There are various reasons why WordPress might log you out, such as:

      • Cookies with outdated information
      • Cached files with old data
      • An improperly configured WordPress site address
      • Faulty plugins or theme files

      We’ll address each potential cause for the “WordPress keeps logging out” problem in our walkthrough. We’ll also explore fixes for each scenario.

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      How to Fix the “WordPress Keeps Logging Out” Problem (8 Methods)

      There are multiple ways to fix the “WordPress keeps logging out” problem. We’ll start by addressing the easiest ones and work our way up to the more complex methods.

      1. Clear Your Browser’s Cookies

      You can start by clearing all of the existing WordPress-related cookies from your browser. Cookies store information from previous browser sessions, such as login details and personal data. However, if they hold onto outdated data, they can trigger the logging out error.

      The process is similar with all major browsers. However, we will show you how to do it in Chrome.

      Go to the WordPress site URL in question, and click on the padlock icon to the left of the URL bar. You will then see a small box pop up.

      Clearing browser cookies for a particular site.

      As you can see, the browser says there are 19 cookies stored in the browser for this domain. To remove them, click on Cookies, and you will see another popup box.

      Viewing cookies in use for a website in your browser.

      Highlight the domains shown in the Allowed box and click on Remove at the bottom. When the domains disappear, select Done to save your changes.

      Now restart your browser and try logging into WordPress again. A new cookie will be set if you click on the Remember Me box.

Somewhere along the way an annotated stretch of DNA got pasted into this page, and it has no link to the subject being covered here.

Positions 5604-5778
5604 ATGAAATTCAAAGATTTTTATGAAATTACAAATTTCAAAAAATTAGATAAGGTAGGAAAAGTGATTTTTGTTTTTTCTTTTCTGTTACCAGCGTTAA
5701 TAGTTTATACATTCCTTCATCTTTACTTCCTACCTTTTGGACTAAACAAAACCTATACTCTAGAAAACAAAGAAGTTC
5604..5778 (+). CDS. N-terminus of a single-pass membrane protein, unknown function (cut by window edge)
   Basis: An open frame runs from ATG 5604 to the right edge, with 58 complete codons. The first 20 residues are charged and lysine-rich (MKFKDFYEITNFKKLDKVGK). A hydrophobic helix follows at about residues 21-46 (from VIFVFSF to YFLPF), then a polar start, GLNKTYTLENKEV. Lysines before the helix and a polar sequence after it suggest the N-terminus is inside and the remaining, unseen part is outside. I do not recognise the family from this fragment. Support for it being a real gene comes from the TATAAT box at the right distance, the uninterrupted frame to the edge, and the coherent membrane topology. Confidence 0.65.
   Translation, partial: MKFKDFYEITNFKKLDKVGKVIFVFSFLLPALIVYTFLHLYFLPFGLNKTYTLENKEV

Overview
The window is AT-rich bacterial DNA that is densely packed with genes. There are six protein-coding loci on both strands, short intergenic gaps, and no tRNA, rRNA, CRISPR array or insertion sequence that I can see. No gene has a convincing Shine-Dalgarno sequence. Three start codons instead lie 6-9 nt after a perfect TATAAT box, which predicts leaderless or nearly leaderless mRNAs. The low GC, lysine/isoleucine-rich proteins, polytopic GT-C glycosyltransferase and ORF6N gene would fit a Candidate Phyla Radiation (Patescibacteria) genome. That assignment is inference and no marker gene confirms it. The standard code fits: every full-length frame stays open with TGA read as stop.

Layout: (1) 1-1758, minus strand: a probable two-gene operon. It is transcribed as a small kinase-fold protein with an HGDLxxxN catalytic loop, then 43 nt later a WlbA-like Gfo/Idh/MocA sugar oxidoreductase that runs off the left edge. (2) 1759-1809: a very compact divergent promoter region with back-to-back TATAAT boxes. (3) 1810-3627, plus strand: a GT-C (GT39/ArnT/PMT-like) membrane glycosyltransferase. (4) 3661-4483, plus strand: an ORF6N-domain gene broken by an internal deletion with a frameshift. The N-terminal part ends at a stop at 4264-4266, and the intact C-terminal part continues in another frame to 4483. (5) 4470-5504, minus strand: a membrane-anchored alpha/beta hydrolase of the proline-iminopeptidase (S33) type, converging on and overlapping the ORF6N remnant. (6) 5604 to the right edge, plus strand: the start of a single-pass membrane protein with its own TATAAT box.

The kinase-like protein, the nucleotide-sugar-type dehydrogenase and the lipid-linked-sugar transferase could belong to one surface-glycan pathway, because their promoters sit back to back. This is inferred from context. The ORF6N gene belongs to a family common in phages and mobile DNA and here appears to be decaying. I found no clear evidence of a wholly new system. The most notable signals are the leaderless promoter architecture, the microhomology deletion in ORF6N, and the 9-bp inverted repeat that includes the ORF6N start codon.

To find out how long until Chrome expires the cookie, just go to the Settings menu again. You can access it by clicking on the three vertical dots in the top-right corner of your browser.

      Accessing browser settings with Google Chrome.

      In the settings, click on Privacy and Security in the left-hand sidebar. On the right-hand side, you will then see an option called Cookies and other site data. Select it.

      Accessing browser privacy and security settings in Google Chrome.

      Scroll down the page until you see “See all cookies and site data.” Click on it.

      Seeing all cookies and site data in Google Chrome browser settings.

      You’ll now get a list of all the cookies on your computer. Use the search box at the top to find the one you’re looking for. Just type in the domain, and Chrome will show you what it has in storage.

      Clearing all cookies and site data in the Google Chrome browser settings.

      Click on the first result, and you’ll get a list of each cookie. Select the cookie name and scroll down right to the very bottom, where you will see the expiry date.

      Viewing the cookie expiry date in Google Chrome.

      As you can see, this cookie is valid for just over three months. It even includes the expiration time, so you know when your cookie will need a replacement.

      2. Clear Your Browser’s Cache

      If the logging out problem persists, it’s time to check your cache. A cache is a saved version of a website. Your browser uses this method to store information so pages will load faster when you next visit the site.

      However, if the page is cached in the browser along with an expired cookie, it will likely keep logging you out. As such, you’ll need to clear out the stored information.

      Again, clearing a cache is very similar with all major browsers, so we will focus on the most popular option: Chrome. Go to Chrome’s settings by clicking on the three vertical dots in the top right corner of the browser.

      When the menu drops down, choose More Tools > Clear Browsing Data.